Mister Satan’s Apprentice

Mister Satan’s Apprentice: A Blues Memoir

ADAM GUSSOW
Copyright Date: 1998
Edition: NED - New edition
Pages: 408
https://www.jstor.org/stable/10.5749/j.ctttt5w1
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  • Book Info
    Mister Satan’s Apprentice
    Book Description:

    Mister Satan’s Apprentice is the history of one of music’s most fascinating collaborations, between Adam Gussow, a young graduate school dropout and harmonica player, and Sterling “Mr. Satan” Magee, a guitarist and underground blues legend who had originally made his name as “Five Fingers Magee.”

    eISBN: 978-0-8166-7056-7
    Subjects: Music

Table of Contents

  1. Front Matter
    (pp. i-vi)
  2. Table of Contents
    (pp. vii-viii)
  3. PREFACE TO THE NEW EDITION
    (pp. ix-2)
  4. PROLOGUE: 1969
    (pp. 3-6)

    I didn’t believe in god, I’d have said, if anybody had asked me. I took the question personally because of my name. A bearded old man in the sky, watching over an eleven-year-old kid? The best thing about being half-Jewish was not having to waste time going to church or synagogue. My mom and dad never took us, or made us say prayers.

    Katydids were the closest I came. Thech-ch-chsound they made, floating through the window of my third-floor bedroom late at night, the last two weeks of August. Like a huge starry bath that cradled and held...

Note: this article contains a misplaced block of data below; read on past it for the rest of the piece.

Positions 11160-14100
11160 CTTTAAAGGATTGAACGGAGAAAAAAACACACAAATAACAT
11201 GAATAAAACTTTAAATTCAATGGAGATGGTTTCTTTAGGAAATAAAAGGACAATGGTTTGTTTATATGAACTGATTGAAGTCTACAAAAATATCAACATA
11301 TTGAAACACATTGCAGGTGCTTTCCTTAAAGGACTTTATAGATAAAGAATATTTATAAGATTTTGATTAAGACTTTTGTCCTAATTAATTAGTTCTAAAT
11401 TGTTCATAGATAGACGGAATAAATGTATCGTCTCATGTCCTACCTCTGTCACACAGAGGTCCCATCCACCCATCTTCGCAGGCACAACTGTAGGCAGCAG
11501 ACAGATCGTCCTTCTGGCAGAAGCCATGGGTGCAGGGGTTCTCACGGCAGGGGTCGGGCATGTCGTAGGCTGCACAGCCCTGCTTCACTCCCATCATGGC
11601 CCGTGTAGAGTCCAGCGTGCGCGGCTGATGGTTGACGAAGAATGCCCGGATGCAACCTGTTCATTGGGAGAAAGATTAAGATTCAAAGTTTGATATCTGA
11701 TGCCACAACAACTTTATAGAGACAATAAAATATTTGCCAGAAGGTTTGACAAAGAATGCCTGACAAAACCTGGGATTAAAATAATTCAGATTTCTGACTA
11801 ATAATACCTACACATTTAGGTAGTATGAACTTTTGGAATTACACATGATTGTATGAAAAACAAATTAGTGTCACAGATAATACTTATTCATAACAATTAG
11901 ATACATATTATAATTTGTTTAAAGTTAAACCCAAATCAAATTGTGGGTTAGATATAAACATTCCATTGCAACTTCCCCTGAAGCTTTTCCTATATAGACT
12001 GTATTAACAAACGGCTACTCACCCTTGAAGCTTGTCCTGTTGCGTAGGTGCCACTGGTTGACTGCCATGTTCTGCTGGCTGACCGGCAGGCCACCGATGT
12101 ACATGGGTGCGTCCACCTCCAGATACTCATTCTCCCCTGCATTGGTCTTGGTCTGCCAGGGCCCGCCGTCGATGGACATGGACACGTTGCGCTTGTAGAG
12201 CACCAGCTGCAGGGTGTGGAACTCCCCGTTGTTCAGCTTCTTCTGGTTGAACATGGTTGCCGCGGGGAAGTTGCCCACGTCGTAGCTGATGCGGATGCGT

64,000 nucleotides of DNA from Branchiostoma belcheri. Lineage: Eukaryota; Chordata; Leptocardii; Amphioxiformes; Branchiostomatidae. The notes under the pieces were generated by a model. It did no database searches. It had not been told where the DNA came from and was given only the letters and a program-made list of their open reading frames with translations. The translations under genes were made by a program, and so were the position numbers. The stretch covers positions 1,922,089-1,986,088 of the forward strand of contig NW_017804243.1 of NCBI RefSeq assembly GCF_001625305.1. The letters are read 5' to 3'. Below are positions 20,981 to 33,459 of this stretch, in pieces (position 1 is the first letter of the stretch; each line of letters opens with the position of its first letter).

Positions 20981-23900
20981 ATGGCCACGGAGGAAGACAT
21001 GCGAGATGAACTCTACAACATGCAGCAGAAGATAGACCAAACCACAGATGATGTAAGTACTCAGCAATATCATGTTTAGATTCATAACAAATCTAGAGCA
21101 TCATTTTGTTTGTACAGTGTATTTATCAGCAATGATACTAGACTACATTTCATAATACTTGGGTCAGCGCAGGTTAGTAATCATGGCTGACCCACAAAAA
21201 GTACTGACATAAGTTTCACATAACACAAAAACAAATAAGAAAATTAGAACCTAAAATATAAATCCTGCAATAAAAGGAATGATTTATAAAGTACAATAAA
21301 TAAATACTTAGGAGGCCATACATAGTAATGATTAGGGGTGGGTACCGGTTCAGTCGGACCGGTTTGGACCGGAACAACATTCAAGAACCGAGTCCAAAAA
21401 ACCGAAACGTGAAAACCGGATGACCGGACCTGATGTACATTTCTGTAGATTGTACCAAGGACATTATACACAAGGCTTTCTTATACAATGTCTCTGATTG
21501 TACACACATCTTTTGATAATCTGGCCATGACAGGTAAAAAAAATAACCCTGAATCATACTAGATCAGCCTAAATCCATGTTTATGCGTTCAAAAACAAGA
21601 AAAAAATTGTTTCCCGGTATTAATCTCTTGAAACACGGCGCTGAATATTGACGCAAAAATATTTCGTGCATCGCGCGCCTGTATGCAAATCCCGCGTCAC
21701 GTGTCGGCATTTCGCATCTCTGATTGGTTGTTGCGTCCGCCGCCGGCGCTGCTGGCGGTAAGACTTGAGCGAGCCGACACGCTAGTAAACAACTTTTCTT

5. PART ONE: NEW LIFE
    • CHAPTER ONE IF THAT DON’T BRING HER BACK
      (pp. 9-28)

      Nobody actually knew what had happened to Nat. One moment he was the crown prince of New York’s downtown blues scene, double-parking his cab in front of Dan Lynch’s Blues Bar on Sunday afternoons, striding indoors with a harmonica in hand to blow chorus after squalling chorus at the weekly jam sessions; the next moment he was gone, fled South to his father’s or sister’s in Norfolk or Newport News. He’d been shot in the chest on the corner of Thirteenth Street and Second Avenue, just down the block from Lynch’s. That was the only fact everybody seemed to agree...

    • CHAPTER TWO EVERYBODY IN HARLEM KNOWS SATAN
      (pp. 29-43)

      Stay out of harlem! was the first thing Helen and I had been warned when we moved into neighboring Morningside Heights back in 1980. Her fellow English grad students at Columbia—white folks, all—were adamant.Nevermake the mistake of taking the No. 2 or No. 3 express subway north past Ninetysixth Street, or the A train north past Columbus Circle.Alwaystransfer to the No. 1 local. Forget to do that and you’d end up in the middle of ...Harlem!Mortal danger.